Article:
Olivia: I still sometimes feel like I have no idea what I’m doing. I think over the years blogging has evolved into this media beast I don’t think anyone can get their hands on. I was super inspired by platforms such as Song of Style and Cupcakes & Cashmere. After reading and following other blogs, I started wanting my own space because I felt like I had something to say.
My blog was called A Style Study because I liked style and I liked school- fourteen-year-old Olivia thought she was really clever. This is where the “driven” part of me comes in- I felt a lot of pressure on myself to have content up five days a week and was constantly reviewing what was on the runway or any big current event that I was interested in. The result was a lot of pieces that weren’t very good, but this is some advice: just get your thoughts on the page. You can do a lot with the words you have, you can’t do a lot with a blank page.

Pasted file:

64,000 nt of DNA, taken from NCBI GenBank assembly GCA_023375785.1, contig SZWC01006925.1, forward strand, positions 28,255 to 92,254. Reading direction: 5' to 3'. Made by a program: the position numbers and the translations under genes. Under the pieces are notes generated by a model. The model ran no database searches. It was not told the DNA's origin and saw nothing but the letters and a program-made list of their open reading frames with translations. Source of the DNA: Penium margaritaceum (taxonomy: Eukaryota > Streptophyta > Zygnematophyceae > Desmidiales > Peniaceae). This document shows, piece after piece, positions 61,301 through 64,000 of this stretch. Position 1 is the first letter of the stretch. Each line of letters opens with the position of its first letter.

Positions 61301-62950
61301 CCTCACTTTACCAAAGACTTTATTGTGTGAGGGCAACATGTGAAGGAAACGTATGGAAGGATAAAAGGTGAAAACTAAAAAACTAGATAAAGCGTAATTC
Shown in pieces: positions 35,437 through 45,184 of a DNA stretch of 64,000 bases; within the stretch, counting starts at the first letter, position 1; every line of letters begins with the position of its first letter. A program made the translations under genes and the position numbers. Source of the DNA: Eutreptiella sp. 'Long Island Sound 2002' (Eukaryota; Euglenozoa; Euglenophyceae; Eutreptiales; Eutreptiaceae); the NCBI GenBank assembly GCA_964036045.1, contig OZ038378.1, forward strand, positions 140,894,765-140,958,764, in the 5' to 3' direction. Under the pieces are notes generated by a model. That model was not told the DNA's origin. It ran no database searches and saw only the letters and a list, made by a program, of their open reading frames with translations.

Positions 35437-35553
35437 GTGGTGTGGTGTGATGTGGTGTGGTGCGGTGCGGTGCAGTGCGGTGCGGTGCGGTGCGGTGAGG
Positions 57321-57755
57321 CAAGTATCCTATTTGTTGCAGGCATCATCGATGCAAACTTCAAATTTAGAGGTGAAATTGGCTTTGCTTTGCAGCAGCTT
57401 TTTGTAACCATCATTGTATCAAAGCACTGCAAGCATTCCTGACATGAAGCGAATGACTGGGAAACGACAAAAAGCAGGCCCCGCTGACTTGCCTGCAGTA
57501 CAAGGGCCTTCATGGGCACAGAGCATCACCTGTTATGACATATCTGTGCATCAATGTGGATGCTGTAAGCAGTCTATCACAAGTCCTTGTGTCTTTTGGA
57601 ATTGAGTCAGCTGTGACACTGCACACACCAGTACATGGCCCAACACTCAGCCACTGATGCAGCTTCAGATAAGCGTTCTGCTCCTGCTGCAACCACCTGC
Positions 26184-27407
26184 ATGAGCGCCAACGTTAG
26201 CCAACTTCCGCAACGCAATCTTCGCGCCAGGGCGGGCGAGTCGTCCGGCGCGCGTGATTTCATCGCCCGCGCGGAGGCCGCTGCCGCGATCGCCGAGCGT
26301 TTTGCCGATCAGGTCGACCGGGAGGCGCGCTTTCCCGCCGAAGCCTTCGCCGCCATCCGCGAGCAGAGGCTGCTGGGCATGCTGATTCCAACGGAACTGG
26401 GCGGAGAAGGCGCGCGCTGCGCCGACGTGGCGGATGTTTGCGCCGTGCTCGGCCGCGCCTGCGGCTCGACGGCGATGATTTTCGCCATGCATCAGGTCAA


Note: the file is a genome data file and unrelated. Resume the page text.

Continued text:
Make Muse: When did you start including your feminist beliefs into your writing? After what point or what occurrence made you do so?
Olivia: I came to feminism kind of late- I was not as exposed to it when I grew up and it wasn’t really a dinner table topic in my family. Like I said, I was really interested in fashion and fashion is an industry where there are so many converging issues regarding women within the fashion world— body image, social class, how women treat each other, etc. It’s the Devil Wears Prada world. I kept having this nagging voice in my head saying ‘this isn’t right.’”
As I grew up, around the end of sophomore year of high school, I became more independent especially in what I was thinking about; I wanted to critique things as well as talk about them. I like to say that feminism found its way to me, and feminist writers were instrumental in that. (Roxane Gay is the holy grail for any woman who is figuring her life out.) I started connecting with what these women writers said, and I found my own angle and my personal feminism developing alongside my thoughts on issues.